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Morgan: Families and success in school

Posted: August 9, 2015 4:52 p.m.
Updated: August 10, 2015 1:00 a.m.

We are officially one week away from the first day of school for students! One of the many blessings of working in education is you get to start fresh every year. (This is true for both students and the adults who work with them.) 

While I firmly believe schools are ultimately the most accountable for learning, it goes without saying families play a pivotal role in student academic success. I get asked a lot about how families can help their students make the most of school, which I thought would be a good topic for this month’s column, especially since it will run so close to the day we start the new school year. To help me, I asked members of our Teacher Forum, a group which includes some of the most accomplished educators in Kershaw County. These folks had a lot of great things to say. Here’s a summary of the very powerful and realistic ideas they shared with me:

• Talk regularly about the importance of school and how you use what you learned in school on the job and in other practical ways. Young people don’t always see the point. Sometimes we have to help. 

• Stress the importance of reading, read with your student and talk with your student about what he or she is reading. Encourage your student to read a variety of kinds of fiction and non-fiction material. Set an example by reading yourself. Get library cards for everyone in the family. Reading is far and away the backbone of school success. 

• Tied to that, provide reasonable limits on television and other electronics to allow time for reading and academics. (There’s nothing wrong with television or electronics. Balance is the key.)

• Monitor computer and cellphone use, especially in terms of social media. (You might be surprised at the number of problems and general drama which spill into school because of social media issues outside of school.)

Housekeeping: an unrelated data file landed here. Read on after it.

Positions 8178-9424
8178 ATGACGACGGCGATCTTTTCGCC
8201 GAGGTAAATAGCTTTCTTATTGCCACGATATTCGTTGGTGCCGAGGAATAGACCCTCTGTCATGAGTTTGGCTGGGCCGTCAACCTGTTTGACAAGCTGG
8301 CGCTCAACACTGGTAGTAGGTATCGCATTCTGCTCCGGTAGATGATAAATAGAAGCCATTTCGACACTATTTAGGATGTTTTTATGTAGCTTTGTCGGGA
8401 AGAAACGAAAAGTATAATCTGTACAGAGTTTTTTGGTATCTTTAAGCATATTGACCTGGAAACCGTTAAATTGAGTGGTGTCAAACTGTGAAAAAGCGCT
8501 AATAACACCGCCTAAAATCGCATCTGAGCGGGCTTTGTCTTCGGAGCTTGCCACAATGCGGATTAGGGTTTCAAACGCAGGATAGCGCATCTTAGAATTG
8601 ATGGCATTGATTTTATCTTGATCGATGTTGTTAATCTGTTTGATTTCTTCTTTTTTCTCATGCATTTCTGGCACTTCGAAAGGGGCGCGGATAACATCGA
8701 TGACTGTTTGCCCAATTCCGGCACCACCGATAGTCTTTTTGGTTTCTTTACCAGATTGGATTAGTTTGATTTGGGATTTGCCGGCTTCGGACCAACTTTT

• Make sure your student gets adequate rest and eats a reasonable diet. (No one is saying sweets and other less healthy stuff need to be eliminated. Again, everything in moderation.)

• Establish a predictable after school routine which includes both quiet time for homework and study and leisure activities. (Also, remember, the homework is the student’s responsibility. Certainly look it over, but let the student actually do the assignments.)

• Hold your student accountable for meeting their school responsibilities. Don’t fall into the trap of having to make regular trips to school to bring forgotten items.

• Help your student learn to be organized. Suggest strategies for personal organization and help them learn to organize their belongings and plan for their home and school responsibilities. Developing good organizational skills doesn’t just happen. (A personal aside: One of the most useful things my wife and I did to help our son learn organization skills was a twice-weekly “backpack dump.” As a bonus, it was also very entertaining.) 

• Use Parent Portal, school and district websites, and school and teacher Facebook pages and Twitter accounts to track grades and keep up with other information about what’s going on at school.

• If there is a problem, communicate with the teacher or the school administration. Don’t let a problem go on for so long it will be more difficult to get corrected.

• Likewise, keep the school informed of circumstances which might have an impact on your student’s performance at school.

• Help your student learn to handle setbacks. Bouncing back when something doesn’t go well is a critical life skill. You can’t start too early on this one. Adversity is part of life.

• Encourage students to try new things. (I had a mother tell me recently about encouraging her daughter to try archery, even though she had never used a bow and arrow. This activity turned into a passion which improved this student’s confidence and self-discipline.)

I can’t emphasize enough how valuable the district’s online resources can be in terms of helping families stay connected with what’s happening at school. The district website, school websites, district and school Facebook and Twitter pages, and Parent Portal can enable families to keep up with everything in real time. Most of us have experienced asking a child what happened at school today and being told “Nothin’.” Being in the know about what’s going on at school can definitely improve the quality of these conversations.

Let’s make this the best school year ever!!!

I’m always pleased to talk with community members about our schools. My direct dial phone number is 425-8916 and my email is Citizens can also contact me through the “Ask the Super” link on the homepage of the district Website. I also invite folks to read my “blog” and listen to the podcast I record after each school board meeting with meeting highlights. Both of these, and a whole lot more, can be accessed at on our award-winning website,



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